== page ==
Consider him who endured from sinners such hostility against himself, so that you may not grow weary or fainthearted. In your struggle against sin you have not yet resisted to the point of shedding your blood. And have you forgotten the exhortation that addresses you as sons?
“My son, do not regard lightly the discipline of the Lord,
nor be weary when reproved by him.
For the Lord disciplines the one he loves,
and chastises every son whom he receives.” Hebrews 12:3–6, ESV
I love to read systematic theology and biblical theology books. But one of the most interesting ways that I have found to read theology is through the biographies of historical figures who wrestled with theological topics. There is something special about walking alongside the saints of old as they wrestled with theological truth in their particular situations. Biographies remind me that the theology I study was often worked out in conflict as men and women gave even their lives for the doctrines they found in God’s Word.
Hebrews 12:3-6 reminds us that our theology of enduring faith, the subject of chapters 10 and 11, is a truth to be worked out in conflict. When the author tells us that we need to “not grow weary or fainthearted” because we “have not yet resisted to the point of shedding your blood,” he is not calling us to a life of faith lived out in comfort and ease. After what he has just written in Hebrews 11:32-40 about martyred saints, it is clear that the possibility of bloodshed in this life of faith is real.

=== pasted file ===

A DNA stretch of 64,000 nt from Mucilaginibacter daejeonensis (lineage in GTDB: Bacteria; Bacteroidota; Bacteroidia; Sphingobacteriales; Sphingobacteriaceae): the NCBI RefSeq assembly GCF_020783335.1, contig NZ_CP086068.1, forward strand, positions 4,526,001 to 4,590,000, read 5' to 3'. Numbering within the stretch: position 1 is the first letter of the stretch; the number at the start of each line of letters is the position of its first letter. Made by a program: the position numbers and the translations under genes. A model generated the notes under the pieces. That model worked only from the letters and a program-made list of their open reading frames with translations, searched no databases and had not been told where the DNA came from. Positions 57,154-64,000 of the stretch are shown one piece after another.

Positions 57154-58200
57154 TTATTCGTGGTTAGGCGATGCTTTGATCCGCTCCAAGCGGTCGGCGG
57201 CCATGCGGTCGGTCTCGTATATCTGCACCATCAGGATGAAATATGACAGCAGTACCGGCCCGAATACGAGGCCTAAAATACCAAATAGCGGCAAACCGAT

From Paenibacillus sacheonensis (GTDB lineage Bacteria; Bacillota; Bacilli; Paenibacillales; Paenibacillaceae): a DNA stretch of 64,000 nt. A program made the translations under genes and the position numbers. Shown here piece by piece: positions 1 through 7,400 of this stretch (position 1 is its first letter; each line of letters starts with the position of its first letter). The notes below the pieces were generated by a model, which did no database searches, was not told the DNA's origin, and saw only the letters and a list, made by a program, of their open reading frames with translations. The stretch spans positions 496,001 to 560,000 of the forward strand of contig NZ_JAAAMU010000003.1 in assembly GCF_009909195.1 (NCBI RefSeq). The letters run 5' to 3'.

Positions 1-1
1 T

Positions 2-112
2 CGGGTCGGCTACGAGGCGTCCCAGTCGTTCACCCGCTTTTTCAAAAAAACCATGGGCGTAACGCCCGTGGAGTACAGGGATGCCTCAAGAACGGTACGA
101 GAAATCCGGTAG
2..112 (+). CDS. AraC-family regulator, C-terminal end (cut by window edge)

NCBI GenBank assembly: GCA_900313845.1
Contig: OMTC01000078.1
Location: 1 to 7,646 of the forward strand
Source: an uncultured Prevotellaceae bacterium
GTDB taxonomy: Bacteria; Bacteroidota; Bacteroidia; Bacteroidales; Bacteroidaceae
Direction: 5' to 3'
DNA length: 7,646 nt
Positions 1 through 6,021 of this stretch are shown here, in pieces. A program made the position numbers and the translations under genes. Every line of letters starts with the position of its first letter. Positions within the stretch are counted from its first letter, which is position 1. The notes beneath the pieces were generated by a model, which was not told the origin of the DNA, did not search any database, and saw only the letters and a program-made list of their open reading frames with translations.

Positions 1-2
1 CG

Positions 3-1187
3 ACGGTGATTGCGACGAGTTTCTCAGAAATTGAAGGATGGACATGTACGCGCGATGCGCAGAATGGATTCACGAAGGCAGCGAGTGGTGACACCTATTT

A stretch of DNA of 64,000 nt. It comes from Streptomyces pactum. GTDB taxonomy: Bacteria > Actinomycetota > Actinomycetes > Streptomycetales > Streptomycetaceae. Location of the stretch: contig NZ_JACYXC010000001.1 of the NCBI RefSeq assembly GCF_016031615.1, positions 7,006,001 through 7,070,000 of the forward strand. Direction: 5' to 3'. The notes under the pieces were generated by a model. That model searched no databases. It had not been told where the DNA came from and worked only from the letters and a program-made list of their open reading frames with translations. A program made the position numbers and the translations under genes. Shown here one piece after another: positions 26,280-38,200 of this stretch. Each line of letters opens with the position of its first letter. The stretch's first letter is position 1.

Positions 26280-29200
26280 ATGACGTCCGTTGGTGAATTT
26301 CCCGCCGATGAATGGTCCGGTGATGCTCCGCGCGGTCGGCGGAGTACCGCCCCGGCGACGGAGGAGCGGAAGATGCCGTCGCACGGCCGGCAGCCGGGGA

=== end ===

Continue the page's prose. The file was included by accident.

Quoting Proverbs 3:11-12, the author reminds us that this suffering is a way God works in the lives of those He loves. He tests their faith, even punishing them when they fail, and, in doing so, builds them up in that same faith. The life of faith may be hard, but it is not a life lived outside the sovereign hand of a loving God. For this reason, we are better off when we suffer for our faith.
Does this seem a little too abstract? It is not surprising. The American church has for some time been “at ease in Zion” (Amos 6:1). This is to our shame. It is time to end our pursuit of comfort and lean hard into a life faithfully devoted to Christ. Such a life will not bring us ease in a fallen world. Indeed, it should not. But it will strengthen our faith and bring us great joy and rest in the Lord.
Maybe it would help you to spend some time with a good Christian biography and observe how the saints who went before us endured. These are a few of my favorites:
May God grant us all endurance in faith!